- Sep 8, 2003
From our friends at SkyReport.com
Maybe these two FCC commissioners were on to something.
When one approved (Republican Kevin Martin) and one dissented (Democrat Michael Copps) on the FCC decision to approve News Corp.'s takeover of DirecTV and Hughes, they both brought up the issue of using a second dish to receive local signals. The commissioners wanted the FCC to clarify requirements under the Satellite Home Viewer Improvement Act concerning the issue. And they wanted to require that, in providing local-into-local service pursuant to SHVIA, DirecTV could not place certain local stations on wing satellites.
In his disapproval of the News Corp./DirecTV transaction, Copps said SHVIA required that "if a provider carries any local broadcast signals, it must carry all local broadcast signals, and must do so at a nondiscriminatory price and in a nondiscriminatory manner." Requiring consumers to obtain a second dish to receive some local broadcast stations in a market "did not comply with the statute or commission rules," he said.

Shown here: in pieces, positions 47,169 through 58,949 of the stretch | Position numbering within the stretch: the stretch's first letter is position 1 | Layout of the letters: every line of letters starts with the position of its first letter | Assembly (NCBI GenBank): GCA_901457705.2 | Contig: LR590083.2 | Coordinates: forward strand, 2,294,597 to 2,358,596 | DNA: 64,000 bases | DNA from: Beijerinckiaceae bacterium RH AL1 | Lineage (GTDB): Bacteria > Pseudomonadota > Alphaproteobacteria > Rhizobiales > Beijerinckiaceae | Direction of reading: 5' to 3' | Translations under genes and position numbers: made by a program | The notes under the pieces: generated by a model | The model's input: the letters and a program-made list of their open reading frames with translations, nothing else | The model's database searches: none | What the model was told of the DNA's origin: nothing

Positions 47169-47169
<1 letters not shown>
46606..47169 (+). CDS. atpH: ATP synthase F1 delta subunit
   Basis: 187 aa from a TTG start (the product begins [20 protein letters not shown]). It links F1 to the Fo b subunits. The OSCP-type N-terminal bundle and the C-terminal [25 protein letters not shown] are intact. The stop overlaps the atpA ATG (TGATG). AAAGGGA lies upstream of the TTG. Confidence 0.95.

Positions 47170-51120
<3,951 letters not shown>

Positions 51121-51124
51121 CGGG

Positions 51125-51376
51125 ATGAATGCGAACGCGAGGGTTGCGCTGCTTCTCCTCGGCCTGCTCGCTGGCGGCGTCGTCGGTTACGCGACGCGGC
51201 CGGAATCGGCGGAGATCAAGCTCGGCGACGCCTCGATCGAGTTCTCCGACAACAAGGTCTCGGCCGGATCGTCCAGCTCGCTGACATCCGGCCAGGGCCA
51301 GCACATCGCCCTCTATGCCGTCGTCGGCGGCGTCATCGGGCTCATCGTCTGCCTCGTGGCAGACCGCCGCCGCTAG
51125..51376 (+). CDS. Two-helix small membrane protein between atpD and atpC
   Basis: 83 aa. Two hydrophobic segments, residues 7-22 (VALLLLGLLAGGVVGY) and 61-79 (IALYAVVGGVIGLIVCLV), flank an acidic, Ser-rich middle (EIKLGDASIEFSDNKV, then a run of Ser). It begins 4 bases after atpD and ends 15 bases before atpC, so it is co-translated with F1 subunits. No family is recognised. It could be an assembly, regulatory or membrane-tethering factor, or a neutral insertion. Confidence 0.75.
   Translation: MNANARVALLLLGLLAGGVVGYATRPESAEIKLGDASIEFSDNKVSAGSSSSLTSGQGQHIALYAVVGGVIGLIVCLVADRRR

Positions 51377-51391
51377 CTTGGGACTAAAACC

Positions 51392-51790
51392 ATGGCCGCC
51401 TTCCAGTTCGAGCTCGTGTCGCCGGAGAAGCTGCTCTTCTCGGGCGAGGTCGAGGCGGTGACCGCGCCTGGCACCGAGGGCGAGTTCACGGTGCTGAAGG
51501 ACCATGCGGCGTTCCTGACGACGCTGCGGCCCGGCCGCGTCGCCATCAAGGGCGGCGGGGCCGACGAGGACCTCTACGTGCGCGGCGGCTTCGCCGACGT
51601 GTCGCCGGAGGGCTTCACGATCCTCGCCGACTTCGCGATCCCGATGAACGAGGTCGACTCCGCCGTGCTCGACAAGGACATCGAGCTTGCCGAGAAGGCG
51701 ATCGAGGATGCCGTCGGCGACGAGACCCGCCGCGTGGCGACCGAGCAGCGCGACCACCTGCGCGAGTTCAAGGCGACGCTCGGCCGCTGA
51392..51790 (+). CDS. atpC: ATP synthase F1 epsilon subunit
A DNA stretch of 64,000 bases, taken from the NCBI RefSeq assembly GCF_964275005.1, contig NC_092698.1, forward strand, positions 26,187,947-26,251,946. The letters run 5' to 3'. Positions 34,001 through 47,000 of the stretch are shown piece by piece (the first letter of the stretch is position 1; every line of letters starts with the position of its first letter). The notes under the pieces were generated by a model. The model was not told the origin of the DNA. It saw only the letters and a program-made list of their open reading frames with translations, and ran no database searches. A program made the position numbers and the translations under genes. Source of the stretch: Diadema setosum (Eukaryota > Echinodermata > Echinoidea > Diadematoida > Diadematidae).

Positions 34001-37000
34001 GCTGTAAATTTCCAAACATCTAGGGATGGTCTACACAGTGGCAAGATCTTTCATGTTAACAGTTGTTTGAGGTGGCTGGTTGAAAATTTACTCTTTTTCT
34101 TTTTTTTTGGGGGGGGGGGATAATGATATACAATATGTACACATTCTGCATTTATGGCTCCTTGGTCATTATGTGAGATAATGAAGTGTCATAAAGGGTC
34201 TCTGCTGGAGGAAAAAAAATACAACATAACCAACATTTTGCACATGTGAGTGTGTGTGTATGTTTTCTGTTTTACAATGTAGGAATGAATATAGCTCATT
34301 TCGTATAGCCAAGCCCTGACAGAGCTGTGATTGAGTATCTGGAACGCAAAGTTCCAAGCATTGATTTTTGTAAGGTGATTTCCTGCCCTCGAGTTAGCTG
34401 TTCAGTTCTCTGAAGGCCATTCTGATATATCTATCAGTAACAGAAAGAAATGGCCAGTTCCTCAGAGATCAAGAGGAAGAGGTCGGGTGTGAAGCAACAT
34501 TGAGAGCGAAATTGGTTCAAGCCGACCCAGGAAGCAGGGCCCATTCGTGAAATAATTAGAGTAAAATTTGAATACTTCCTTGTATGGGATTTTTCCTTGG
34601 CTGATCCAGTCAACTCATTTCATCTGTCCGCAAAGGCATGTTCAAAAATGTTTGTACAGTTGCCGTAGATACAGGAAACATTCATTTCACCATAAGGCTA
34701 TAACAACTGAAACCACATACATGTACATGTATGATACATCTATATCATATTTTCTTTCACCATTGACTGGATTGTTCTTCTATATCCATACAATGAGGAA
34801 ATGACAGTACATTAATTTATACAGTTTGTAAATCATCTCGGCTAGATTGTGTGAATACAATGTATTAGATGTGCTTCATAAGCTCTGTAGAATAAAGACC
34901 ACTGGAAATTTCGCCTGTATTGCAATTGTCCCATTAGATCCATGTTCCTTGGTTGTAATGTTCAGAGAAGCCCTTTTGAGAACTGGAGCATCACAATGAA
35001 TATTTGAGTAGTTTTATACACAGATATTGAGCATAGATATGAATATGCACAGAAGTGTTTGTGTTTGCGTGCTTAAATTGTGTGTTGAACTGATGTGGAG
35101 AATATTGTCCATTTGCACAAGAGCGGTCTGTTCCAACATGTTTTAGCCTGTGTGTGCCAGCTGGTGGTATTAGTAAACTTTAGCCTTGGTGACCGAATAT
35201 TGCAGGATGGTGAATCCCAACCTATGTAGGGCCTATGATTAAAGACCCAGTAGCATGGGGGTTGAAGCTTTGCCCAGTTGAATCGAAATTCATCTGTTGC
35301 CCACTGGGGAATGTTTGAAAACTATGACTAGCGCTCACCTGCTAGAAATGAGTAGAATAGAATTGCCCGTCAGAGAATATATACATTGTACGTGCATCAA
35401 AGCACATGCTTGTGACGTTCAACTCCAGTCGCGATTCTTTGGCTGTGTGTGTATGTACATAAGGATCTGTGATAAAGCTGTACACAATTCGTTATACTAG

The second-dish issue was given more life when DirecTV floated its proposal to use a second dish to tap into programming delivered from a Canadian-controlled orbital slot.
To provide additional capacity for new local TV markets, the satellite TV service wants to move its DirecTV 5 satellite into a Telesat Canada-controlled orbital location at 72.5 degrees. Customers residing in the new markets who want locals delivered from the slot will be required to use a second 18-inch dish to receive the channels. The DirecTV 5 satellite move is contingent on FCC approval and the successful launch of DirecTV 7S this quarter.
EchoStar uses a two-dish solution (second dish and installation free of charge to consumers) to deliver a small slate of locals. However, the packages are mixed. In Tulsa, for example, DISH Network customers can get the major networks, PBS, UPN and WB channels via one dish, but need a second dish to tap into two local channels (KWHB and KGEB) available only via wing satellites. The same is true for a select set of other local TV packages.
DirecTV's plan to use wing satellites won't split local TV packages between dishes. The second 18-inch dish will deliver locals in a single package.
Nonetheless, with 2004 satellite industry talk expected to center on Congressional renewal of SHVIA and the FCC studying closer DBS satellite spacing, expect the second-dish issue to surface quite frequently during inside-the-Beltway debates.
And expect broadcasters to make a lot of noise about the second dish.
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